A year and a half ago, I attended an investor conference where Marvel (prior to its acquisition by Disney) presented, and the speaker was John Turitzin, EVP & General Counsel. His presentation was relatively standard fare (for those of us who have been to this type of dog and pony show before), but then someone brought up the issue of recent price increases from $2.99 to $3.99. Turitzin responded (care of Robot 6):
“We’re always testing our pricing on our comic books to see to the extent to which it is inelastic, and we can increase our profit in that business,” Turitzin said. He added that different books have different price points, noting the most popular titles saw a price increase, while the lower-selling monthlies, as well as the comics aimed at kids, did not. “We’re just looking to maximize our profits for that business while not alienating our own fan base by making them feel that they’re gouged, which I hope you don’t feel,” he told the fan.
“Our goal is to maximize our revenue, and if we’re not maximizing revenue then our pricing is wrong, and we have to take a look at that … so you can hope we see that attrition, and our prices come down.”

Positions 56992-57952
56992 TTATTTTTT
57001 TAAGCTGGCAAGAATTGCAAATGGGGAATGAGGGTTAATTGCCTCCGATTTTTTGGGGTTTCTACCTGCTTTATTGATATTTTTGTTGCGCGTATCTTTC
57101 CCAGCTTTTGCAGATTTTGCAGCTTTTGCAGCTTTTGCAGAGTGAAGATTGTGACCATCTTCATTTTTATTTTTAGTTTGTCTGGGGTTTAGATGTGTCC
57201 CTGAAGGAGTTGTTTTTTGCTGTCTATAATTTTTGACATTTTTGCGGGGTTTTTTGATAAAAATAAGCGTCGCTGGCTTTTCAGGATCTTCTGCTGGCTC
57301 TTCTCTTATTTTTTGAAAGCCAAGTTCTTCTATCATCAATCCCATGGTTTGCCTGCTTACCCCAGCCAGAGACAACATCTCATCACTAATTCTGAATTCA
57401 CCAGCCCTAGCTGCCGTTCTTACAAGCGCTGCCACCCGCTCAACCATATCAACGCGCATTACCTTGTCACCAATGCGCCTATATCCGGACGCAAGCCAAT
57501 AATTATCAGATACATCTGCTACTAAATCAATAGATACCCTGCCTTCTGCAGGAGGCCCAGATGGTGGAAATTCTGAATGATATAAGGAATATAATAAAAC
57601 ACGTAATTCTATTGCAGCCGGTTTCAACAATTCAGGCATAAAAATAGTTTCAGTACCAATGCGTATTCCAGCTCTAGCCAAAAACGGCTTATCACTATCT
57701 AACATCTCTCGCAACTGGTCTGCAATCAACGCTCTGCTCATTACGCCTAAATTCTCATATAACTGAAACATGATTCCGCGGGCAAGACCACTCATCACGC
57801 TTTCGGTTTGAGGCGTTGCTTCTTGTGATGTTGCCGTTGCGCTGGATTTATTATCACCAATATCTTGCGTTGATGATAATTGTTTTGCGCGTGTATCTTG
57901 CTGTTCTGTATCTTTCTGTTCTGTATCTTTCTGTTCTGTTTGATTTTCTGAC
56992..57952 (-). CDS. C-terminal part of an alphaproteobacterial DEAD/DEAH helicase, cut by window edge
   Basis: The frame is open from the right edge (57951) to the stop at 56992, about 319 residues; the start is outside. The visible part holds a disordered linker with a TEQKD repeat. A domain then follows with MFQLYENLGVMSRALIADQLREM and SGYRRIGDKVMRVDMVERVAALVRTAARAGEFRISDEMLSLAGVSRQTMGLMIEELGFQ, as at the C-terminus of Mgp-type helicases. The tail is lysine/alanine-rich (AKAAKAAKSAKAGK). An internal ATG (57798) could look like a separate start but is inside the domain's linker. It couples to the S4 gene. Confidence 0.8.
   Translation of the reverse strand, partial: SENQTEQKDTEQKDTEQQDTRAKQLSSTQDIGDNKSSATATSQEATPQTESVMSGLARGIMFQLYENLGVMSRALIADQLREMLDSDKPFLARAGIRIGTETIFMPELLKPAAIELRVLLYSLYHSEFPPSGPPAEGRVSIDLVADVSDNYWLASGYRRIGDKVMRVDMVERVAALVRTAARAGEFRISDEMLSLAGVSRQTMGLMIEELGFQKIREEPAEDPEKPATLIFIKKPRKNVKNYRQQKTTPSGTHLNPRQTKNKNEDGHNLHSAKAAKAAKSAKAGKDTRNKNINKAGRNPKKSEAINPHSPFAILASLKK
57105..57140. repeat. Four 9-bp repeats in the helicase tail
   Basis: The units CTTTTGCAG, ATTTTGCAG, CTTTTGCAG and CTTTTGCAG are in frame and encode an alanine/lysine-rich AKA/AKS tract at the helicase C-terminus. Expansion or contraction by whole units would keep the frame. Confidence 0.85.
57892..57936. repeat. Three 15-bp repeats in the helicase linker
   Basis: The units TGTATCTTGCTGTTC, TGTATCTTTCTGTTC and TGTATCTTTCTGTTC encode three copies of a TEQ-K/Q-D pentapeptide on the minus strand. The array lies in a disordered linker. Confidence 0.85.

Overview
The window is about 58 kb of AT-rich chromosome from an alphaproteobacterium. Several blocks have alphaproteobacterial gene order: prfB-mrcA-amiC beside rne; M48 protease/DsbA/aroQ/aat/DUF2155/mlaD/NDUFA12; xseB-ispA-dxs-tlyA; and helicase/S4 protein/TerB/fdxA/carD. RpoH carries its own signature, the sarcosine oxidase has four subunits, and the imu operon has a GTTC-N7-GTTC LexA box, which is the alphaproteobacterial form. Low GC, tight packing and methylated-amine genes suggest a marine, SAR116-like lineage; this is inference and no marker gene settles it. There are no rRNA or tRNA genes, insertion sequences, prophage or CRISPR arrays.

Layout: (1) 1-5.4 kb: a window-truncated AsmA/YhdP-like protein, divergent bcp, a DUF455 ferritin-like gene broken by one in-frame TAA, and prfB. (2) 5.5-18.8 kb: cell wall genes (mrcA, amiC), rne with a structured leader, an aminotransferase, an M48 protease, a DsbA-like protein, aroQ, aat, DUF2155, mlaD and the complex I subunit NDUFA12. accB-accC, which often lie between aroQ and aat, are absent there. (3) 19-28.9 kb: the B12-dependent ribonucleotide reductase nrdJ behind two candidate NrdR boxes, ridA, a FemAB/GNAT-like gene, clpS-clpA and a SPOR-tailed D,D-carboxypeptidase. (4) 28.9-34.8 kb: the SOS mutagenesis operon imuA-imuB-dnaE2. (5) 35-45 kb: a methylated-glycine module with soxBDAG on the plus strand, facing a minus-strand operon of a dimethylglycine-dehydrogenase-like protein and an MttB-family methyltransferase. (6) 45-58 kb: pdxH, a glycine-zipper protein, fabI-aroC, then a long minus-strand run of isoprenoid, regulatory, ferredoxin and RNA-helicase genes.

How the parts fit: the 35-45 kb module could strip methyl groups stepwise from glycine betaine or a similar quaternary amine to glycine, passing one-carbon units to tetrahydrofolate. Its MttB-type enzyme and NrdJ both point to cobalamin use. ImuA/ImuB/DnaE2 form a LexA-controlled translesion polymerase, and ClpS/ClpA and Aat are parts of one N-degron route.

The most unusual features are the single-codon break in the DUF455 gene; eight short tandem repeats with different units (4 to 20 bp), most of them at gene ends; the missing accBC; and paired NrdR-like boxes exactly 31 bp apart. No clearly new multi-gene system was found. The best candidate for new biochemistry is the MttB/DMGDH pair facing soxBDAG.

- All 32-page (standard) comics to $2.99 from $3.99
- Majority of 40-page comics will move to 32-page format and lower price to $2.99
- Story content from 22 pages to 20 pages (meaning two more pages of ads)
- Oversized, specials and annuals will still be priced higher
- NEW books will be priced at $2.99 instead of $3.99 beginning in January
- Both companies also alluded to reductions in their overall lines, as well, but didn’t elaborate
This is something [the fans] are asking for, and we want them to show us that it does mean something. Because really, the conventional wisdom up till this point have been that the fans will pay whatever it takes to buy their favorite comics, and I think there's a certain amount of cynicism in that. And I think it ultimately leads to the destruction of our business because you can't just keep asking people to buy more and more expensive books, especially in a down economy like we're experiencing.
Jason is a mutant with the ability to squeeze 36 hours into every 24-hour day, which is why he was able to convince his wife he had time to join the iFanboy team on top of running his business, raising his three sons, and most importantly, co-hosting the 11 O'Clock Comics podcast with his buddies Vince B, Chris Neseman and David Price. If you are one of the twelve people on Earth who want to read about comics, the stock market and football in rapid fire succession, you can follow him on Twitter.